US: TPP environmental draft judged “toothless” by Wikileaks
A leaked secret draft shows the Environment Chapter of the Trans-Pacific Partnership (TPP) is a “toothless public relations exercise”, according to Wikileaks.
The whistle-blowing organisation, which published the draft from November’s TPP talks in Utah, said it outlined the 12 countries’ positions on environmental issues, the trade and investment in environmental goods services, and outlines the resolution of environmental disputes.
But Wikileaks said the draft was noteworthy for the absence of “mandated clauses or meaningful enforcement measures”, instead creating cooperative dispute settlement mechanisms without required penalties or criminal sanctions.
“Today’s Wikileaks release shows that the public sweetener in the TPP is just media sugar water,” said Wikileaks publisher Julian Assange.
“The fabled TPP environmental chapter turns out to be a toothless public relations exercise with no enforcement mechanism.”
TPP is being negotiated by 12 countries initially, which Wikileaks said encompass 40% of global GDP and one-third of world trade.
Current TPP negotiation member states include the US, Japan, Mexico, Canada, Australia, Malaysia, Chile, Singapore, Peru, Vietnam, New Zealand and Brunei.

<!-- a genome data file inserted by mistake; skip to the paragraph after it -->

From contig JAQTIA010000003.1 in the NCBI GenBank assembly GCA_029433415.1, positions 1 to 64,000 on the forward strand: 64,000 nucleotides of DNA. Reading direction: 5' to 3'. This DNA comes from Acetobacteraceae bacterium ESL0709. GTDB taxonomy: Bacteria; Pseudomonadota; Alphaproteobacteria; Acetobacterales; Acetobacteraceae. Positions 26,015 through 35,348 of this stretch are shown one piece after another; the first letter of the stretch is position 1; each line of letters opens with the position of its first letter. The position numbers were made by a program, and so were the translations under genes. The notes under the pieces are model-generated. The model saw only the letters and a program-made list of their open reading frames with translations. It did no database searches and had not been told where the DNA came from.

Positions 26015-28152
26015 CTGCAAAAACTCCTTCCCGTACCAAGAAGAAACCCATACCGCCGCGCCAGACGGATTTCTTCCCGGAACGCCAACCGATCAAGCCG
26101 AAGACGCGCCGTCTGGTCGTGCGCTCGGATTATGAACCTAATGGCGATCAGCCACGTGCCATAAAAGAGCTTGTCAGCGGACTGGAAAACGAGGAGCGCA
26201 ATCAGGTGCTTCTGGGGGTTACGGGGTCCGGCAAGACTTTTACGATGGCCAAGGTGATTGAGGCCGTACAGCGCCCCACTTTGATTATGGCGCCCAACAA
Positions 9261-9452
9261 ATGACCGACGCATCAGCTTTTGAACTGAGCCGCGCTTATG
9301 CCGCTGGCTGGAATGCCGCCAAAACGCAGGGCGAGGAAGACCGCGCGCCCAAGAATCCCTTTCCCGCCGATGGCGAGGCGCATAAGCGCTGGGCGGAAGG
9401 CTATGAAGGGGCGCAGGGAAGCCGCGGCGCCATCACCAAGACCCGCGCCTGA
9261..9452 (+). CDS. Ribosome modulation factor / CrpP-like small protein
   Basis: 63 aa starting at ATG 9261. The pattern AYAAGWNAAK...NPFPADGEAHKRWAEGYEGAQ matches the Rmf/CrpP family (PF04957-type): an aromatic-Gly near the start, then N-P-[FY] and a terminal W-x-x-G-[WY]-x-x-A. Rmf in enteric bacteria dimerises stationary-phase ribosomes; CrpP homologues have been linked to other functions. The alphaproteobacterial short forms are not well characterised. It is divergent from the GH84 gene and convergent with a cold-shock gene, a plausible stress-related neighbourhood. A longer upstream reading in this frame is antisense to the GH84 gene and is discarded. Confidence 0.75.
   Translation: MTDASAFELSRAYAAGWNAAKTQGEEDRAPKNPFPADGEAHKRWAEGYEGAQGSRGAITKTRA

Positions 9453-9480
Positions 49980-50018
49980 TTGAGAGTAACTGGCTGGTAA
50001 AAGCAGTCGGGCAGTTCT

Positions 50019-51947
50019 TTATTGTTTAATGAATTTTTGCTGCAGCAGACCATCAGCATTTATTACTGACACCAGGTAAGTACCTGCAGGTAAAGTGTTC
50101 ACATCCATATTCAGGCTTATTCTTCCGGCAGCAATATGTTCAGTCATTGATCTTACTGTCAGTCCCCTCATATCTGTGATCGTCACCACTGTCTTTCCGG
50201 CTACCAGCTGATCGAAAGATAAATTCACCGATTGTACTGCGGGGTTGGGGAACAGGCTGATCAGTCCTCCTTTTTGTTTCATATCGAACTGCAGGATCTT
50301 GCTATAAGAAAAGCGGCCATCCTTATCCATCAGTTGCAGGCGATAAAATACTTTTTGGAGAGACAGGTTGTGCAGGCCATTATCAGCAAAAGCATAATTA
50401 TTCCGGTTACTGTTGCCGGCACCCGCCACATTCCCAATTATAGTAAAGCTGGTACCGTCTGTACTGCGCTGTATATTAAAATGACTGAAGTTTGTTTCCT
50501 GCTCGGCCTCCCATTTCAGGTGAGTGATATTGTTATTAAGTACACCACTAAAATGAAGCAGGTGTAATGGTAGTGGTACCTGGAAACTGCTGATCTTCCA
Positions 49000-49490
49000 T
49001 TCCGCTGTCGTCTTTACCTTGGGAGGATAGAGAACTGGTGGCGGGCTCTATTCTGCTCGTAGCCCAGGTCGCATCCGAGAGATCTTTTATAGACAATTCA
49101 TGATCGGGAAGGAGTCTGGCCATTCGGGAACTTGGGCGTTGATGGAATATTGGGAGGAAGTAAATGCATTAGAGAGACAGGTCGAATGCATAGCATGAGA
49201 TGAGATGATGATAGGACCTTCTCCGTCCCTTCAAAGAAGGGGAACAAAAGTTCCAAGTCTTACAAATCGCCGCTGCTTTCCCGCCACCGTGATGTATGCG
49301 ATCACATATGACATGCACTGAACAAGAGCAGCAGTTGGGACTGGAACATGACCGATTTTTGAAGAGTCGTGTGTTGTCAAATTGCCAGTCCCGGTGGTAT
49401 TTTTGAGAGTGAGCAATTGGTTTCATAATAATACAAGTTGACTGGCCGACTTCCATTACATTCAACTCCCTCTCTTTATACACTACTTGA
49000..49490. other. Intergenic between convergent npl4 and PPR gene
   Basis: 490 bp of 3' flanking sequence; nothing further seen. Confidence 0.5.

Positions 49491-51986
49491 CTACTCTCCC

Without directly referencing the Wikileaks claims, the US Trade Representative issued a statement outlining its position on the environment in the TPP talks.
"Environmental stewardship is a core American value, and we will insist on a robust, fully enforceable environment chapter in the TPP or we will not come to agreement," the statement said.
It continued: "Our proposals in the TPP are centered around the enforcement of environmental laws, including those implementing multilateral environmental agreements (MEAs) in TPP partner countries, and also around trailblazing, first-ever conservation proposals that will raise standards across the region.
"Furthermore, our proposals would enhance international cooperation and create new opportunities for public participation in environmental governance and enforcement."
It also stressed: "The entire TPP negotiation, including on the environmental chapter, is ongoing."
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